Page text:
THE NEW PLASTICS ECONOMY: THE TOPDUTCH REGION IS CLOSING THE PLASTICS LOOP
'With chemical recycling, we can transform even the most polluted PET plastics into new raw materials for plastic. A major breakthrough’
Jan Jager, Lecturer in sustainable raw materials
A promising innovation is chemical recycling of polyester (PET), a technology that is being extensively tested in the TopDutch region. ‘This technology makes it possible to transform the most polluted and coloured PET plastics into new raw materials of the original quality. A big breakthrough’, says Jan Jager, lecturer in sustainable plastics at the NHL Stenden University of Applied Sciences in Emmen. ‘So far, food packaging recycling has been done mechanically. This technique, which consists of washing, grinding and melting into new products, is extremely suitable for recycling PET bottles. But the technique is inadequate when it comes to items such as colored PET or colored polyester textiles.’ According to Jager, household plastic waste is often too dirty, and varies in color and composition. Large quantities end up in the incinerator. ‘In chemical recycling of PET, impure plastic is no longer a problem. In this process, the polymers are converted by a simple chemical reaction into the original building blocks from which new polymers can be made. That means big profits; a large stream of polluted plastics can be kept in the cycle thanks to chemical recycling.’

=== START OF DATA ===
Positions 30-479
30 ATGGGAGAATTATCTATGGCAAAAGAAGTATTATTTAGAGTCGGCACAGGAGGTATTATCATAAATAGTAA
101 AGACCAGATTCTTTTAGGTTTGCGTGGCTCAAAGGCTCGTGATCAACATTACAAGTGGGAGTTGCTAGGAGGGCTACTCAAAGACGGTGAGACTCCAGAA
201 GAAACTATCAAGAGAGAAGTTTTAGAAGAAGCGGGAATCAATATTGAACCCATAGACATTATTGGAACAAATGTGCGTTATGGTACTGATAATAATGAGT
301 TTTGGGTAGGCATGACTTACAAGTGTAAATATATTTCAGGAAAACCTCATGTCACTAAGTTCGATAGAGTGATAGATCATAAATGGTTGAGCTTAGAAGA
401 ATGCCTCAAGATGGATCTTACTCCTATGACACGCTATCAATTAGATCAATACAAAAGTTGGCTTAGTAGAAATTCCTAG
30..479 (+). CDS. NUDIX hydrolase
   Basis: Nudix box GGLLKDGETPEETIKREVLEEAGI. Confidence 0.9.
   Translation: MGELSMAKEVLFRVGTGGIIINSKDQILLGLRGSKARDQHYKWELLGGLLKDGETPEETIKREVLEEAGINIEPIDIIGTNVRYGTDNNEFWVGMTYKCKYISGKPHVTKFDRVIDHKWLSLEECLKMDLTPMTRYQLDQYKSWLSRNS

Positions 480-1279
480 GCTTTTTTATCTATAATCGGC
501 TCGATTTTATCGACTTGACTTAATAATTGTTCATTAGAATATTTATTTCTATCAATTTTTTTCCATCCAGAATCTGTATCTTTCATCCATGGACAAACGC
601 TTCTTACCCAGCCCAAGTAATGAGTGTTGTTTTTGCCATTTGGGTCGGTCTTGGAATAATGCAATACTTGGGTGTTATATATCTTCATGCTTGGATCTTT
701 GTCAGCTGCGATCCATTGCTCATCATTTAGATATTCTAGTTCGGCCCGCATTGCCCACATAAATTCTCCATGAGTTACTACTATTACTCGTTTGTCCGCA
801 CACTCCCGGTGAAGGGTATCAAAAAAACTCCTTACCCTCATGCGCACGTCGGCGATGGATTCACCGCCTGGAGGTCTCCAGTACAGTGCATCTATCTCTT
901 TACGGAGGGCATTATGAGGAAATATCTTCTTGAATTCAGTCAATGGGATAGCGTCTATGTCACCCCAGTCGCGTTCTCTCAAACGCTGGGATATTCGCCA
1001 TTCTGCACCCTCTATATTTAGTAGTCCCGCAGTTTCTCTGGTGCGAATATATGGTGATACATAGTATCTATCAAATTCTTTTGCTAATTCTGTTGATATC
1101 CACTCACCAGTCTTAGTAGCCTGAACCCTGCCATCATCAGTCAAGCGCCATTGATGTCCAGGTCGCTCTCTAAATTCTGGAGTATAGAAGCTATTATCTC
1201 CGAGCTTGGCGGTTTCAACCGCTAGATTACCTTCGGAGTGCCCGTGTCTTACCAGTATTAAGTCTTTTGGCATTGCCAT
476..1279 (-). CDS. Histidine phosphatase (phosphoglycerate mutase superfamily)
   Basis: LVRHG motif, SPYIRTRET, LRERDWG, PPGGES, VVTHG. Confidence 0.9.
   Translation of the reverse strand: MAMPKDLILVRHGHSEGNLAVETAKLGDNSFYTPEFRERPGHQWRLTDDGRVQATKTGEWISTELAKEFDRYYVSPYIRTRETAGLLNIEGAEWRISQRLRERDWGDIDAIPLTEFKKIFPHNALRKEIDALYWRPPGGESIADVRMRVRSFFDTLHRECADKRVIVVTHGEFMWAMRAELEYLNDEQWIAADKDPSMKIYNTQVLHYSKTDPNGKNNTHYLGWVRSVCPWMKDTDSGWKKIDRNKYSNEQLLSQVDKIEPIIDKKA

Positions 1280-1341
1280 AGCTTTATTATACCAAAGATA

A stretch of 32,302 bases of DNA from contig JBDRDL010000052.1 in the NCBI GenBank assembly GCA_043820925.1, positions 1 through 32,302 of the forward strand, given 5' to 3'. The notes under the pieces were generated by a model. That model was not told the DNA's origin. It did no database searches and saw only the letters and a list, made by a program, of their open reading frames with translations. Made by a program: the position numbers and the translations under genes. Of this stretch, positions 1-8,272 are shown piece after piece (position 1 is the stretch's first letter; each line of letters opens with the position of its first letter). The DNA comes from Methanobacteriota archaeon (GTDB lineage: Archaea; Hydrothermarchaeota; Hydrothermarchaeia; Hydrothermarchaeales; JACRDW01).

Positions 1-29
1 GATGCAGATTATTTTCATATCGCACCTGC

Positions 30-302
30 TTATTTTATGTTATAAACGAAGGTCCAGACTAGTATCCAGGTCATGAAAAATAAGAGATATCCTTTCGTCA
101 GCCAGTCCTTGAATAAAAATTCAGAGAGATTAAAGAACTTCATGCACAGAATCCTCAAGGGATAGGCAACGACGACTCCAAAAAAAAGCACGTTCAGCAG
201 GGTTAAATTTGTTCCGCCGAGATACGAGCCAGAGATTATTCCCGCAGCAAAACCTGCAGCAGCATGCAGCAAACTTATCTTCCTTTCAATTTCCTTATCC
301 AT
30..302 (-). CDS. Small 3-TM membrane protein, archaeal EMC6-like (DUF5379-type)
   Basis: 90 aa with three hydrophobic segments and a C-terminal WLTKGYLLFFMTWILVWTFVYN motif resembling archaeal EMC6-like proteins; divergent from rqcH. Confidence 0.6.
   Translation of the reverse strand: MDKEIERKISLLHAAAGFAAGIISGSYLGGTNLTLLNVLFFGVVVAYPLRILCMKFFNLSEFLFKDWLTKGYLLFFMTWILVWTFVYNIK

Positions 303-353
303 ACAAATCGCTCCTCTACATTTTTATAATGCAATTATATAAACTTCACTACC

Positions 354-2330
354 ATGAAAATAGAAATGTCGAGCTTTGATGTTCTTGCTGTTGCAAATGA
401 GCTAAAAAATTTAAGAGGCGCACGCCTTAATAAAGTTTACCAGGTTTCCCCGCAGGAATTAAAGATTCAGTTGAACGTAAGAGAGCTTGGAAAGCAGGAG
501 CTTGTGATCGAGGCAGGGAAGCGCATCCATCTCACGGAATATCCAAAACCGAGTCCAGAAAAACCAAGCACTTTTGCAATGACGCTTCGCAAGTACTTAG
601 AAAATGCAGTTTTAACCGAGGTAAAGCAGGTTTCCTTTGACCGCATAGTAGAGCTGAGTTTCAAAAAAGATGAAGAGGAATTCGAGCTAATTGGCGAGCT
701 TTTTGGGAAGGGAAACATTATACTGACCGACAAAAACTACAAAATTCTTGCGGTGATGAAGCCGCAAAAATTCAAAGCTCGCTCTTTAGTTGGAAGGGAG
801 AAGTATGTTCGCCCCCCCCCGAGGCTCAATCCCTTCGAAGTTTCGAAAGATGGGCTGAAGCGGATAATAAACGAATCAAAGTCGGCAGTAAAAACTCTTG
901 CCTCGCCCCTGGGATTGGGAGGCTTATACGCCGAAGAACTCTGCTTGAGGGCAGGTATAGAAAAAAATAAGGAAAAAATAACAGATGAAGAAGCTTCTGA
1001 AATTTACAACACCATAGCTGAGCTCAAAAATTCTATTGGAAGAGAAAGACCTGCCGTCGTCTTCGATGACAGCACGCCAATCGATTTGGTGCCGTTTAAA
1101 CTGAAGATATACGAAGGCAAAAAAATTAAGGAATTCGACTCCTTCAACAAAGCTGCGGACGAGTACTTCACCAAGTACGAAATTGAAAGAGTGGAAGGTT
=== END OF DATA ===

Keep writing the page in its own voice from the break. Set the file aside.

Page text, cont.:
ENABLING ENDLESS REUSE OF PLASTIC
The chemical recycling of PET plastics was a research project in which the company Cumapol from Emmen collaborated with three knowledge institutions. These were NHL Stenden University of Applied Sciences and Windesheim University of Applied Sciences, united in Green PAC, and the University of Groningen. Initially, the technique was tested on a small scale, within the walls of the educational institutions. The next step is to try the technology at the Cumapol plant. The company will be starting this year with a pilot production line where PET is chemically recycled.
This is a good example of how innovation finds fertile soil in the TopDutch region. Thanks to the short lines between the business community and knowledge institutions, various innovations have already been made.
Read more: ENABLING ENDLESS REUSE OF PLASTIC